Wisconsin police officers honored as heroes

Emily Breidenbach, 32, and Hunter Scheel, 23, were killed in a shootout Saturday, April 8.

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Hunter Scheel, left, and Emily Breidenbach
Contributed / Village of Cameron Police Department, Chetek Police Department

CAMERON, Wis. — Chetek police officer Emily Breidenbach and Cameron police officer Hunter Scheel will forever be remembered as heroes and defenders of their communities, said Rev. Cody Kargus.

"They were true heroes," Kargus said before a packed gymnasium at Cameron High School on Saturday. "Heroes is used too often, to where it loses its meaning. Not today. They were heroes, dying while protecting our community."

Breidenbach, 32, and Scheel, 23, were killed in a shootout Saturday, April 8. The suspected shooter, Glenn D. Perry, also was killed. While the officers worked for different agencies, they had gotten to know each other well, Kargus said.

"They were friends; they worked the same shifts, and often backed each other up," Kargus said.

The gym was packed with more than 1,000 officers from across Wisconsin, Minnesota, Illinois, and around the nation. Also in the crowd were Gov. Tony Evers, Attorney General Josh Kaul, U.S. Rep. Tom Tiffany, R-Minoqua, and U.S. Rep. Derrick Van Orden, R-Prairie du Chien.


"I heard some New York accents and Texas accents," Kargus said. "For all of you who are not from our county, you are our family."

The closed caskets, with U.S. flags draped on them, sat at the front of the gym. Next to Scheel was some of his deer mounts and a Minnesota Wild jersey. Next to Breidenbach was her Harley motorcycle.

Kargus serves as law enforcement chaplain for both departments and knew both officers.

"Last Saturday was the worst day of my life," Kargus said. "I lost two friends."

In a prayer, Kargus asked, "is there any grief like this?" He added: "We may not have the answers of why. What we have is hope, hope that is found in (God.)"

Scheel loved life, outdoors

"The one word I want to use to describe Hunter is love," Kargus said. "He loved to protect, and that's what he wanted to do."

Kargus recalled meeting Scheel when he joined the police department, and they did a ride-along together.

"He was so eager, and so young," Kargus said. "My first night I spent with him, all we talked about was hunting and fishing. When I left his squad that time, I thought 'Hunter' was the perfect name for him."


Kargus said that Scheel loved his family, his department, and his military comrades.

Audrey Scheel," Hunter's sister, told the crowd she loved her brother's smile.

"I cry and cry, knowing I'll never get to see that smile again," Audrey Scheel said. She added that looking at the overflowing crowd, offering support, "I know he's smiling and he's proud. I know he's proud of having Emily's back."

Audrey concluded, "May you forever hold Emily close."

Mark Clements, Hunter's cousin, talked about growing up with Hunter.

"The heart on this kid, I don't know how it fit in his body," Clement said. "He always put everyone first. He was a protector at home, and at work."

Camryn Gosdeck, Scheel's partner, read a Psalm and thanked the crowd for being there and providing her support.

Cameron Police Chief Adam Steffen said he is struggling with how his department moves forward.


"Our path has been detoured," Steffen said. "I was blessed with getting to lead Hunter. They performed their job with dignity, respect and professionalism."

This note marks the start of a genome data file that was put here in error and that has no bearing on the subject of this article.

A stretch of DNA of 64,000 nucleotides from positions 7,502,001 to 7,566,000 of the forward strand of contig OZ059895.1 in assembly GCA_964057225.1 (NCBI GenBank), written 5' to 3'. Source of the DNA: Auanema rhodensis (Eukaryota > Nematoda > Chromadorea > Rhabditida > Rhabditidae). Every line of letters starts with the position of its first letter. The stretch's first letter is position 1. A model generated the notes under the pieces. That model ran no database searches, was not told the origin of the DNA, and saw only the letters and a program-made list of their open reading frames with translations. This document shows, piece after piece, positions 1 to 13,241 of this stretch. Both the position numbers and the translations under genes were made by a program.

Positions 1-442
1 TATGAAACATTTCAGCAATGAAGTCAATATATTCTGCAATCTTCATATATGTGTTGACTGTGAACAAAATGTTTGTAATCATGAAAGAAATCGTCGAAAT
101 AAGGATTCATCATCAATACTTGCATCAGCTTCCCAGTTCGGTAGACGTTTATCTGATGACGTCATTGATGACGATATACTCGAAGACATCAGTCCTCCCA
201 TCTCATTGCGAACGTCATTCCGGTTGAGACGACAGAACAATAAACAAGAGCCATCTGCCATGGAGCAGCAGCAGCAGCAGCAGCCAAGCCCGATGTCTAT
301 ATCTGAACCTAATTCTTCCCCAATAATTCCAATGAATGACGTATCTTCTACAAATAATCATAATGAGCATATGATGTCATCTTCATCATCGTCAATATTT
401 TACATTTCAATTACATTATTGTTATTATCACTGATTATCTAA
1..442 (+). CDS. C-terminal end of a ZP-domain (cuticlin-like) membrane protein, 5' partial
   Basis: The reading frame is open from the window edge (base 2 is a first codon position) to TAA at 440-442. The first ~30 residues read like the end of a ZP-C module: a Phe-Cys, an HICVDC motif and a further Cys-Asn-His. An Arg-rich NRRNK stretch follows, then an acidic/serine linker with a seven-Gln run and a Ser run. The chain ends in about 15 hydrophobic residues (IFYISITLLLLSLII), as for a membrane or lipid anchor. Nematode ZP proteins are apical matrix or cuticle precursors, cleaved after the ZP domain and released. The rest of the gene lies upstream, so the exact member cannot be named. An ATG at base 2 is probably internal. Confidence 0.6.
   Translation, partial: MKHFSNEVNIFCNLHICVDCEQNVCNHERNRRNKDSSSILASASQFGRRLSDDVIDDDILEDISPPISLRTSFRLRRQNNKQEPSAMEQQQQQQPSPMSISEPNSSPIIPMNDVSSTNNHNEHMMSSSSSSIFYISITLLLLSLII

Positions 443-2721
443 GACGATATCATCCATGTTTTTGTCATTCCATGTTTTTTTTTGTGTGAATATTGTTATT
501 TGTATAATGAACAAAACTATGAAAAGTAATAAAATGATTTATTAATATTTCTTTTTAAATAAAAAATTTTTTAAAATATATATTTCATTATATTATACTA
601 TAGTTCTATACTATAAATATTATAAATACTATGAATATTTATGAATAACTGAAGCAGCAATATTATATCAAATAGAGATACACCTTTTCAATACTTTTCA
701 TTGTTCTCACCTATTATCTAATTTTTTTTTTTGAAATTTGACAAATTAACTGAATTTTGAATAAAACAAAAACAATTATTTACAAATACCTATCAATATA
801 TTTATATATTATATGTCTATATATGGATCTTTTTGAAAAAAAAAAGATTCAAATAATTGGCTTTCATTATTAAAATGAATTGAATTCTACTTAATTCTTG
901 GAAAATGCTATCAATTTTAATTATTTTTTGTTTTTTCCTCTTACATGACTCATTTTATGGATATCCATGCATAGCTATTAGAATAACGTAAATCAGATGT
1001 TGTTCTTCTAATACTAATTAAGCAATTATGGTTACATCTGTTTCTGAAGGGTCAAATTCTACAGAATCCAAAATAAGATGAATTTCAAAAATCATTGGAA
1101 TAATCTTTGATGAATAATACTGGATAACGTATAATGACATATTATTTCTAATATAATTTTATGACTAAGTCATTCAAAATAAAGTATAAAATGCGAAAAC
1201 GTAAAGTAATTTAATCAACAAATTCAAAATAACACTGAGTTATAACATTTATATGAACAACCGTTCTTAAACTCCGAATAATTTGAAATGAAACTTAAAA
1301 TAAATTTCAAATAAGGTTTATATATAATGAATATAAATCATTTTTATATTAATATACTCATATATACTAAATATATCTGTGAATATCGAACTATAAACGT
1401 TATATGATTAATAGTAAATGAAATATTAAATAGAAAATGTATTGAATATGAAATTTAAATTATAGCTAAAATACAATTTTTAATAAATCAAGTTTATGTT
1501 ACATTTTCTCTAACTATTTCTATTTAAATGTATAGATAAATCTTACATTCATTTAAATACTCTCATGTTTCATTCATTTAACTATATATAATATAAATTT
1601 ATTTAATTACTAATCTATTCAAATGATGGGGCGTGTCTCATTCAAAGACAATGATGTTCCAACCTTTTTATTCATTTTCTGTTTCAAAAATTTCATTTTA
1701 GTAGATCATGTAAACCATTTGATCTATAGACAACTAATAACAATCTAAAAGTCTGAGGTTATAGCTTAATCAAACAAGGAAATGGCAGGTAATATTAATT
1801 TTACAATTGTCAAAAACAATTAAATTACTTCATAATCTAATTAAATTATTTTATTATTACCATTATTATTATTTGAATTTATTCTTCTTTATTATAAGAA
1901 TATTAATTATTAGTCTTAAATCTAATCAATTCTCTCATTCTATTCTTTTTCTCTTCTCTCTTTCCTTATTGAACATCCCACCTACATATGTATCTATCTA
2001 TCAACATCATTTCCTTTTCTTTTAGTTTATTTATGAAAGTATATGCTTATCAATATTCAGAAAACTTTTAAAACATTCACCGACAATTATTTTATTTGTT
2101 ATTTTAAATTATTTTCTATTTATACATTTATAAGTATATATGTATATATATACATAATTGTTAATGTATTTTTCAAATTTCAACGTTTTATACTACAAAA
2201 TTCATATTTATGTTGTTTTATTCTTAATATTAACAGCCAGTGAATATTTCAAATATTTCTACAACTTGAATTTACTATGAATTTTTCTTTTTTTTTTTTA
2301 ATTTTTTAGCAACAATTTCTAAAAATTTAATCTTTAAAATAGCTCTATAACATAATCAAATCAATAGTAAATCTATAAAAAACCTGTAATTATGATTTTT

Breidenbach protected children, loved to laugh

Chetek Police Chief Ron Ambrozaitis told the crowd about when Breidenbach first walked into his office. Breidenbach's father, Robert Breidenbach, was previously the Chetek police chief. Emily Breidenbach was one of three finalists for an opening.

"I knew that last name," Ambrozaitis said. "And I knew I had to make this girl part of the Chetek Police Department."

He described toying with her before finally letting her know she got the job.

"I knew she made a phone call, because she was so excited, and it was to her father," Ambrozaitis said.

During her tenure, Breidenbach worked sensitive crimes, wanting to protect children. She was visible at high school sports events, and loved to interact with kids.

"She was all about community and kids," Ambrozaitis said.

And she pushed for the department to get a therapy dog, Grizz.


"Thee was no doubt who the handler would be," Ambrozaitis said.

He told her that there was no money in the budget for a dog, so she would have to appeal to the public.

"She raised $18,000 in four months," Ambrozaitis said. "We only needed about six."

He added: "She tried my patience, but I so loved that girl."

Ambrozaitis said whoever he hires next will have big shoes to fill.

"Emily would want us to stay strong and finish our mission," Ambrozaitis said.

Kargus recalled doing a 'shop-with-a-cop' day with Breidenbach, and he recalled her eagerness to help out.

"Her legacy is she cared," Kargus said.


Chetek Mayor Jeff Martin thanked the crowd for the support they've seen in the past week.

"Evil is not a philosophical concept; it is real," Martin said. "As long as there is evil, we need officers. We've lost a member of our family. It's a dangerous world out there, and we will always need people like Emily to suit up and protect us."

Kargus concluded the two-hour funeral by reminding the crowd that we can overcome evil with good. He urged the crowd to look to God and to others for support.

"This has been a hard week, and your grief is deep," Kargus said. "Love one another."

The Wisconsin Department of Justice Division of Criminal Investigation is handling the investigation into the shooting. No new details have been released.

(c)2023 the Leader-Telegram (Eau Claire, Wis.)
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